Memoriae Positum

(Reposted from 2015.)

 He leads for aye the advance,

 Hope’s forlorn-hopes that plant the desperate good

For nobler Earths and days of manlier mood;

James Russell Lowell

Memoriae Positum, memory laid down.  The Latin phrase is a good short hand description of  what History accomplishes.  In 1864 the poet James Russell Lowell wrote a poem entitled Memoriae Positum in tribute to Colonel Robert Gould Shaw who died heroically at age 25  leading the unsuccessful assault of the 54th Massachusetts, one of the first black Union regiments, on the Confederate stronghold of Fort Wagner at Charleston, South Carolina on July 18th, 1863.  The poem predicts that Shaw’s memory will live forever and feels sorrow only for those, unlike Shaw, who are unwilling or unable to risk all for their beliefs.  It is a poem completely out of step with the predominant sentiments of our day which seem to value physical survival and enjoyment above everything else.  Here is the text of the poem:


Beneath the trees,

 My lifelong friends in this dear spot,

 Sad now for eyes that see them not,

 I hear the autumnal breeze

Wake the dry leaves to sigh for gladness gone,

Whispering vague omens of oblivion,

 Hear, restless as the seas,

Time’s grim feet rustling through the withered grace

Of many a spreading realm and strong-stemmed race,

 Even as my own through these.


 Why make we moan

 For loss that doth enrich us yet

 With upward yearning of regret?

 Bleaker than unmossed stone

Our lives were but for this immortal gain

Of unstilled longing and inspiring pain!

 As thrills of long-hushed tone

Live in the viol, so our souls grow fine

With keen vibrations from the touch divine

 Of noble natures gone.


 ‘Twere indiscreet

 To vex the shy and sacred grief

 With harsh obtrusions of relief;

 Yet, Verse, with noiseless feet,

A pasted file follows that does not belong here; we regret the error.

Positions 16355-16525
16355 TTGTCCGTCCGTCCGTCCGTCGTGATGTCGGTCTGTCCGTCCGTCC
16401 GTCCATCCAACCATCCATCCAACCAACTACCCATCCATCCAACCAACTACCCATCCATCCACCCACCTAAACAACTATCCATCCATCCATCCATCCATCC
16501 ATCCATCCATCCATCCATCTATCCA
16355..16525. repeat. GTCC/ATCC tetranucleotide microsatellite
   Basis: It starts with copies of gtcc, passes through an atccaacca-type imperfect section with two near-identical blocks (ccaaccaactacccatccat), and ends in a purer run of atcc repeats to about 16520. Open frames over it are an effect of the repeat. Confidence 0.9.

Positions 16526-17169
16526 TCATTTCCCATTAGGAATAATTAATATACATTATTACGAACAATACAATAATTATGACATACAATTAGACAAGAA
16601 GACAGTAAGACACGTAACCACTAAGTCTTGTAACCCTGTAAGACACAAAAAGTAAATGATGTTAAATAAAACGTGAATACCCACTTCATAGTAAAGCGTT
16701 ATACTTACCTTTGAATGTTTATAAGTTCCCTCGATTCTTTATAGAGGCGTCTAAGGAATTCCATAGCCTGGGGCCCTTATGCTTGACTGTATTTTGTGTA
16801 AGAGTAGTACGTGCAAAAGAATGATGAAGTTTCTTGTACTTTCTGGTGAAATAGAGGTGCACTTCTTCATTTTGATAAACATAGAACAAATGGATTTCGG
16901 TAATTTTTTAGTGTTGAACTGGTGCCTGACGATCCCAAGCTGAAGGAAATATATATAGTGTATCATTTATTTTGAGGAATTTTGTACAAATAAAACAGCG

Go whisper: ‘_This_ death hath far choicer ends

Than slowly to impearl to hearts of friends;

 These obsequies ’tis meet

Not to seclude in closets of the heart,

But, church-like, with wide doorways, to impart

 Even to the heedless street.’



 Brave, good, and true,

 I see him stand before me now.

 And read again on that young brow,

 Where every hope was new,

_How sweet were life!_ Yet, by the mouth firm-set,

And look made up for Duty’s utmost debt,

 I could divine he knew

That death within the sulphurous hostile lines,

In the mere wreck of nobly pitched designs,

 Plucks heart’s-ease, and not rue.


 Happy their end

 Who vanish down life’s evening stream

 Placid as swans that drift in dream

 Round the next river-bend!

Happy long life, with honor at the close,

Friends’ painless tears, the softened thought of foes!

 And yet, like him, to spend

All at a gush, keeping our first faith sure

From mid-life’s doubt and eld’s contentment poor,

 What more could Fortune send?

 Right in the van,

 On the red rampart’s slippery swell,

With heart that beat a charge, he fell

 Foeward, as fits a man;

But the high soul burns on to light men’s feet

Where death for noble ends makes dying sweet;

 His life her crescent’s span

Orbs full with share in their undarkening days

Who ever climbed the battailous steeps of praise

 Since valor’s praise began.



 His life’s expense

 Hath won him coeternal youth

 With the immaculate prime of Truth;

 While we, who make pretence

At living on, and wake and eat and sleep,

And life’s stale trick by repetition keep,

 Our fickle permanence

(A poor leaf-shadow on a brook, whose play

Of busy idlesse ceases with our day)

 Is the mere cheat of sense.

 We bide our chance,

 Unhappy, and make terms with Fate

 A little more to let us wait;

 He leads for aye the advance,

Hope’s forlorn-hopes that plant the desperate good

For nobler Earths and days of manlier mood;

 Our wall of circumstance

 Cleared at a bound, he flashes o’er the fight,

 A saintly shape of fame, to cheer the right

 And steel each wavering glance.

 I write of one,

 While with dim eyes I think of three;

 Who weeps not others fair and brave as he?

 Ah, when the fight is won,

Dear Land, whom triflers now make bold to scorn,

(Thee! from whose forehead Earth awaits her morn,)

 How nobler shall the sun

Flame in thy sky, how braver breathe thy air,

That thou bred’st children who for thee could dare

 And die as thine have done!

On Memorial Day in 1897 a monument to Shaw and the men of the 54th Massachusetts was unveiled in Boston.  It was created by the sculptor Augustus Saint-Gaudens.  I have always regarded it as the most striking bit of Civil War statuary, Shaw and his marching men remembered forever in bronze.

Appropriately, the memorial includes this inscription from Lowell’s poem:







And so poetry and sculpture are joined in an act of Memoriae Positum to call us to remember the courage of Shaw and his men and to honor what so many of them died for on that long ago July 18th.  The movie Glory (1989), a video clip of which begins this post, performs the same function.  History serves many tasks, but recalling that which shows humanity at its best, meeting death for a cause deemed just and good is surely in that category, is not the least important and perhaps the most noble.

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